For more information about this program, call (805) 546-7708.



NICU Support

The most important thing to remember when your baby is in the NICU is that you're not alone. The Sierra Vista NICU staff encourages parents to connect with one another to share stories and ask questions.

Sierra Vista NICU Support Group: Come join us on Thursdays from 12pm-1pm at 35 Casa Street, Suite 360 (adjacent to hospital). Find support from other parents who have shared your experience and learn valuable information from our team of medical professionals. Topics often covered during the meetings include: adjusting at home, managing sleep, postpartum depression, family communication and feeding issues. All NICU parents and families with complicated deliveries are welcome.

Sierra Vista NICU Support Group on Facebook

The March of Dimes Family Support Program



Steven Van Scoy, MD (NICU Medical Director)

Dr. Van Scoy graduated from University California Santa Barbara with a degree in marine biology in 1981. After a brief career in research, it became apparent that he wanted to work more closely with people. He decided to pursue a career in medicine and earned his medical degree from the University of Southern California in 1989. Dr. Van Scoy received his pediatric training in the United States Army in Hawaii and completed his neonatal fellowship at the University of Hawaii, earning several awards for his teaching and research. Dr. Van Scoy relocated to the Central Coast in 1997 with his growing family which now includes his wife and two children. When not working, his hobbies include bicycling, automobile restoration, vintage watch repair and backpacking.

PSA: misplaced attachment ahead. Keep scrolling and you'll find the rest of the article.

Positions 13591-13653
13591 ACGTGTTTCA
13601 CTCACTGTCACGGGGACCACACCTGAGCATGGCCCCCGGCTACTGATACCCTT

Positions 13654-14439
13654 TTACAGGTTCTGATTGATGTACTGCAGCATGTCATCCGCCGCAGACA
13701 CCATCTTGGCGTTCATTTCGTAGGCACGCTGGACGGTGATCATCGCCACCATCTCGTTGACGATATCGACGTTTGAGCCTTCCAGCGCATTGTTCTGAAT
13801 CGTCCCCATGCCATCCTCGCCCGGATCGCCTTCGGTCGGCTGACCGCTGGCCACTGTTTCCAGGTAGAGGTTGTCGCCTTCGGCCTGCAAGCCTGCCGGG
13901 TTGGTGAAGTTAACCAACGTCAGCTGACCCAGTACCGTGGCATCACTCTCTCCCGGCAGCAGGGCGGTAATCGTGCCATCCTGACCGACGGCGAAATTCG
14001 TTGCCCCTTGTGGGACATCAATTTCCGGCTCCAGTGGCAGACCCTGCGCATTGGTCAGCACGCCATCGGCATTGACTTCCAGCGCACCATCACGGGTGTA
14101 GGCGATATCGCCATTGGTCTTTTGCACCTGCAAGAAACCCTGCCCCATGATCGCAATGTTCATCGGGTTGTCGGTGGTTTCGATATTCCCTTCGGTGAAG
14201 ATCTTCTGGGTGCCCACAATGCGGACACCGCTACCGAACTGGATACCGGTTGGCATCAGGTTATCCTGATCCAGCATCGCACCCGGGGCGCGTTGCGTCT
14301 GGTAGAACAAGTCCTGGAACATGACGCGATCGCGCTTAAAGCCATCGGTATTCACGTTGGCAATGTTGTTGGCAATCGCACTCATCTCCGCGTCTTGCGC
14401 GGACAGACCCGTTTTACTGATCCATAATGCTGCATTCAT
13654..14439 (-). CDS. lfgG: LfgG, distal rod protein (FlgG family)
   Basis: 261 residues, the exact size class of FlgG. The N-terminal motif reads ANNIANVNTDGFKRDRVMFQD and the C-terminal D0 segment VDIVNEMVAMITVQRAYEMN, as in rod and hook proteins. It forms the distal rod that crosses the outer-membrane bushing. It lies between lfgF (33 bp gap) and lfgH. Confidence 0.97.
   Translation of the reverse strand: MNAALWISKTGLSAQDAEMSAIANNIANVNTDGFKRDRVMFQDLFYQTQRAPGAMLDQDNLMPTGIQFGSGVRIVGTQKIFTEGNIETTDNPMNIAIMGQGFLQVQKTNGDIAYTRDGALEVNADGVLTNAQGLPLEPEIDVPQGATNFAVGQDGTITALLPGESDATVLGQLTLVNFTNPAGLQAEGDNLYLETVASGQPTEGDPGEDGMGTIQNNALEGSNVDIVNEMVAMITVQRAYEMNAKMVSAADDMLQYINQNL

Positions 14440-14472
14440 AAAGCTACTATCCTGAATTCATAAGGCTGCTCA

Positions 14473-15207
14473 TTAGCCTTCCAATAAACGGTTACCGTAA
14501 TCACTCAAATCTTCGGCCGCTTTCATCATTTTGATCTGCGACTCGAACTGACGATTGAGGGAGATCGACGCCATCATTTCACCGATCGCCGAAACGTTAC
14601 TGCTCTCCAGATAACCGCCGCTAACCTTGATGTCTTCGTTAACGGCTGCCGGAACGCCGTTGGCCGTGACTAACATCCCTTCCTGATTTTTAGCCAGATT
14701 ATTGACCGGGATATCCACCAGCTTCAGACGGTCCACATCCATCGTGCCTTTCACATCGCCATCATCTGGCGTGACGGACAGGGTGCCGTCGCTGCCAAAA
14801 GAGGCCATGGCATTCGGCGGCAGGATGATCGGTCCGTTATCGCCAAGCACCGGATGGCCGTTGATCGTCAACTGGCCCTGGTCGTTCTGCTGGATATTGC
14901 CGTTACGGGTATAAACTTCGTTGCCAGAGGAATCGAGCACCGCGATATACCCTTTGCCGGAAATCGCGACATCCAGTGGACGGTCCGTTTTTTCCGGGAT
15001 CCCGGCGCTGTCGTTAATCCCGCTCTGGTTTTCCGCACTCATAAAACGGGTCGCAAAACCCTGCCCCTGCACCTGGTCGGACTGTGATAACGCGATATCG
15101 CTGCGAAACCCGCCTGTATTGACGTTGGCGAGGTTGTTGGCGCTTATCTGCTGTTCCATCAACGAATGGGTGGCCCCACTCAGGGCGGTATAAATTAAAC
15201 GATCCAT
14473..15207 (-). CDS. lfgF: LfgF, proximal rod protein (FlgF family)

Claudia Hackethal, MD

Dr. Hackethal is board-certified in pediatrics and neonatology. She has cared for newborns in the Sierra Vista Neonatal Intensive Care unit since 2004, where she currently serves as the head of the Quality Improvement Council. Dr. Hackethal's interests include breastfeeding medicine and infant nutrition and she has published several articles on infant sleep patterns and Sudden Infant Death Syndrome. She attended medical school at St. Louis University and completed her residency and neonatal fellowship at St. Louis Children's Hospital. Her memberships include the American Academy of Pediatrics, the Academy of Breast Feeding Medicine and the San Luis Obispo Breastfeeding Coalition. Dr. Hackethal has two daughters of her own and enjoys cooking, music, travel and going to the beach!

Robyn Borghese, MD